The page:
On Attempts To Ban Controversial Scholars From Entering The US

From the ACLU’s blog of rights:

In a victory for free speech and academic discourse, last week the 2nd Circuit Court of Appeals reversed a lower-court decision upholding the government’s exclusion of Swiss scholar Tariq Ramadan from the United States. Professor Ramadan, a leading scholar of the Muslim world, was offered a tenured professorship at the University of Notre Dame in 2004, but could not take up the post because the government revoked his U.S. visa. The government initially justified its decision by claiming that Professor Ramadan had “endorsed our espoused” terrorism. After the ACLU filed suit, the government abandoned this claim but continued to defend his exclusion on the grounds that he had made small donations to a Swiss charity that the government alleged had given money to Hamas.

But as the court correctly pointed out in the decision issued last Friday, the charity in question wasn’t designated as a terrorist group until years after Professor Ramadan made the donations.

The appeals court also made clear that barring invited scholars from the United States deprives U.S. citizens of their First Amendment rights to hear ideas and engage in face-to-face debate with foreign scholars. The exclusion of scholars on ideological grounds stymies the global exchange of ideas.

The government should not use its power to police the border as a tool of censorship. The United States has a sad — and long discredited — history of engaging in ideological exclusion. Through the years, many renowned writers and thinkers — including Nobel Prize winners Doris Lessing, Pablo Neruda, and Gabriel García Márquez — have been denied entry to the United States because of their “dangerous” political views. This practice was revived by the Bush administration after 9/11.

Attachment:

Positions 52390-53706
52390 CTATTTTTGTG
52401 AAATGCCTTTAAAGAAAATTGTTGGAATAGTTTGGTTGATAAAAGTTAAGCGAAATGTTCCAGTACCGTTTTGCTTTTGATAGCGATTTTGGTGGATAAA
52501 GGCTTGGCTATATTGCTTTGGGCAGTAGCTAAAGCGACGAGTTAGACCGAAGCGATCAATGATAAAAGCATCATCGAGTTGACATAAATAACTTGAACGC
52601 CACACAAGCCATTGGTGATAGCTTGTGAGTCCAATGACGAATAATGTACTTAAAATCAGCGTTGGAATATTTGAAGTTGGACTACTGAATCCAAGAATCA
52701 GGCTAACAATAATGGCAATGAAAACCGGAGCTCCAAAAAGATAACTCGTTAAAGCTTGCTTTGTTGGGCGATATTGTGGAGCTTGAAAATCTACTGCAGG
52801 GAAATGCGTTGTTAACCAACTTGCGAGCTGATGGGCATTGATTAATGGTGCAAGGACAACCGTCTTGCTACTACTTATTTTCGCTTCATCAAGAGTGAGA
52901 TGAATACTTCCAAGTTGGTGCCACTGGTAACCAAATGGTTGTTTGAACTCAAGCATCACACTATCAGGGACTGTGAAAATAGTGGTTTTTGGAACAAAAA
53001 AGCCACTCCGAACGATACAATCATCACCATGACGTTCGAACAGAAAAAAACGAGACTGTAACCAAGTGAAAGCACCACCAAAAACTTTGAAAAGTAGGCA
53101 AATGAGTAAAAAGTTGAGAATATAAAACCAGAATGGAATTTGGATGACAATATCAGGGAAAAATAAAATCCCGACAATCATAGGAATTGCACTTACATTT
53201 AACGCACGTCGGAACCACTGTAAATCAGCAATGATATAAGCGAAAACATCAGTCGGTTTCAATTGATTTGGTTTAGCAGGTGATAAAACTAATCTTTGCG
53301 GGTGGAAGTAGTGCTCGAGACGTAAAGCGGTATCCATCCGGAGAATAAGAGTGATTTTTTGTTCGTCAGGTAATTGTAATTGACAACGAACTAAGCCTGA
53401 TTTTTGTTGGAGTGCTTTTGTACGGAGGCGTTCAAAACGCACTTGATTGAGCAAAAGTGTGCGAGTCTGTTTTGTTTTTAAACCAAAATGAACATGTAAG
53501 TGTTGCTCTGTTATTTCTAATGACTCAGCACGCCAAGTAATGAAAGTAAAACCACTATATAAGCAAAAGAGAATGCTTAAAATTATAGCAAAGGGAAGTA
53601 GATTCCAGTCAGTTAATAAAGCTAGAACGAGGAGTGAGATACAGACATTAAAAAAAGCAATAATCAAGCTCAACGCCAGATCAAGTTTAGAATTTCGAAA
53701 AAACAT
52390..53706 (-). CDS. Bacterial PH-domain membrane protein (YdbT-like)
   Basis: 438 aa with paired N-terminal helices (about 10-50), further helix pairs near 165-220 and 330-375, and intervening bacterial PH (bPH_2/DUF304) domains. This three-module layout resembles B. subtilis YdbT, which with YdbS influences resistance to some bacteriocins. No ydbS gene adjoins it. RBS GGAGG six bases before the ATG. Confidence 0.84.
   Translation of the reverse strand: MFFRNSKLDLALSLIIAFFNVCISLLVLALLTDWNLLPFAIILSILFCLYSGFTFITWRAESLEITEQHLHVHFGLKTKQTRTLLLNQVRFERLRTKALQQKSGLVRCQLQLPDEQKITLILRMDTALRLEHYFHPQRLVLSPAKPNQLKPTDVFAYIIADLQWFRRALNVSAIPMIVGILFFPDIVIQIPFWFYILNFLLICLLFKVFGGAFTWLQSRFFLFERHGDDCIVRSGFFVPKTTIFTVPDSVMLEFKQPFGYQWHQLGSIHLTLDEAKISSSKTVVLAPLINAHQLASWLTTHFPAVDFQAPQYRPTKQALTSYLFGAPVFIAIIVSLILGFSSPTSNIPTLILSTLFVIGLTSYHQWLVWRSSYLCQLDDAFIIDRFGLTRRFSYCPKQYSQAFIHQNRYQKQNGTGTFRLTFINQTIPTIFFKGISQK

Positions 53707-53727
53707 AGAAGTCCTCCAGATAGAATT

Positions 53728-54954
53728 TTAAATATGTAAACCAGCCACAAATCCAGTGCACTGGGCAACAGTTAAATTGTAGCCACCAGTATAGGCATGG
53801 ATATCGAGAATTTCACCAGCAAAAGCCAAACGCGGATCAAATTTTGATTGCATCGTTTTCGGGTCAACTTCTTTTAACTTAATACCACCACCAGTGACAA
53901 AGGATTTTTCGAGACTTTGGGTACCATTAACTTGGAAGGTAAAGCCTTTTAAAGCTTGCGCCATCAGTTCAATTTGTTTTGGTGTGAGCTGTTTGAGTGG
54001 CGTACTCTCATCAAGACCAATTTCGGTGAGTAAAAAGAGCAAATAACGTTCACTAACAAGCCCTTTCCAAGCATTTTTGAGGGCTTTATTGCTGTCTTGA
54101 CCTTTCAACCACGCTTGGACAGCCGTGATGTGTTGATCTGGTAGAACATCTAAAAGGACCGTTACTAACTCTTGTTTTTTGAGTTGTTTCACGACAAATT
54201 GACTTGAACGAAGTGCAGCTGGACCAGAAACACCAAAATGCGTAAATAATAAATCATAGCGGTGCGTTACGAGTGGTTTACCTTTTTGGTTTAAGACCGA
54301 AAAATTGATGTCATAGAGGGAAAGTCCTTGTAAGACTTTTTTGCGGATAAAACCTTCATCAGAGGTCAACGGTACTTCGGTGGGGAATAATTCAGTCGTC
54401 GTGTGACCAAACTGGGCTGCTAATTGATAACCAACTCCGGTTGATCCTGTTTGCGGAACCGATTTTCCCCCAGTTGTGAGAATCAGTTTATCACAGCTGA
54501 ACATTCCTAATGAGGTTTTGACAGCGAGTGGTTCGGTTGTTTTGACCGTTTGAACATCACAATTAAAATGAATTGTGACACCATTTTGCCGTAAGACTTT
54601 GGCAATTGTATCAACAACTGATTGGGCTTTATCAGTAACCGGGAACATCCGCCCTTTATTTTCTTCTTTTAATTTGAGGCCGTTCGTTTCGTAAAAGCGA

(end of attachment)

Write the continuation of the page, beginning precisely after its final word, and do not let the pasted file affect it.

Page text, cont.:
The ACLU has an online petition calling on Attorney General Holder and Secretaries Clinton and Napolitano to stop censoring ideas at America’s borders. Click here to send your message!

About Daniel Fincke

Dr. Daniel Fincke  has his PhD in philosophy from Fordham University and spent 11 years teaching in college classrooms. He wrote his dissertation on Ethics and the philosophy of Friedrich Nietzsche. On Camels With Hammers, the careful philosophy blog he writes for a popular audience, Dan argues for atheism and develops a humanistic ethical theory he calls “Empowerment Ethics”. Dan also teaches affordable, non-matriculated, video-conferencing philosophy classes on ethics, Nietzsche, historical philosophy, and philosophy for atheists that anyone around the world can sign up for. (You can learn more about Dan’s online classes here.) Dan is an APPA  (American Philosophical Practitioners Association) certified philosophical counselor who offers philosophical advice services to help people work through the philosophical aspects of their practical problems or to work out their views on philosophical issues. (You can read examples of Dan’s advice here.) Through his blogging, his online teaching, and his philosophical advice services each, Dan specializes in helping people who have recently left a religious tradition work out their constructive answers to questions of ethics, metaphysics, the meaning of life, etc. as part of their process of radical worldview change.


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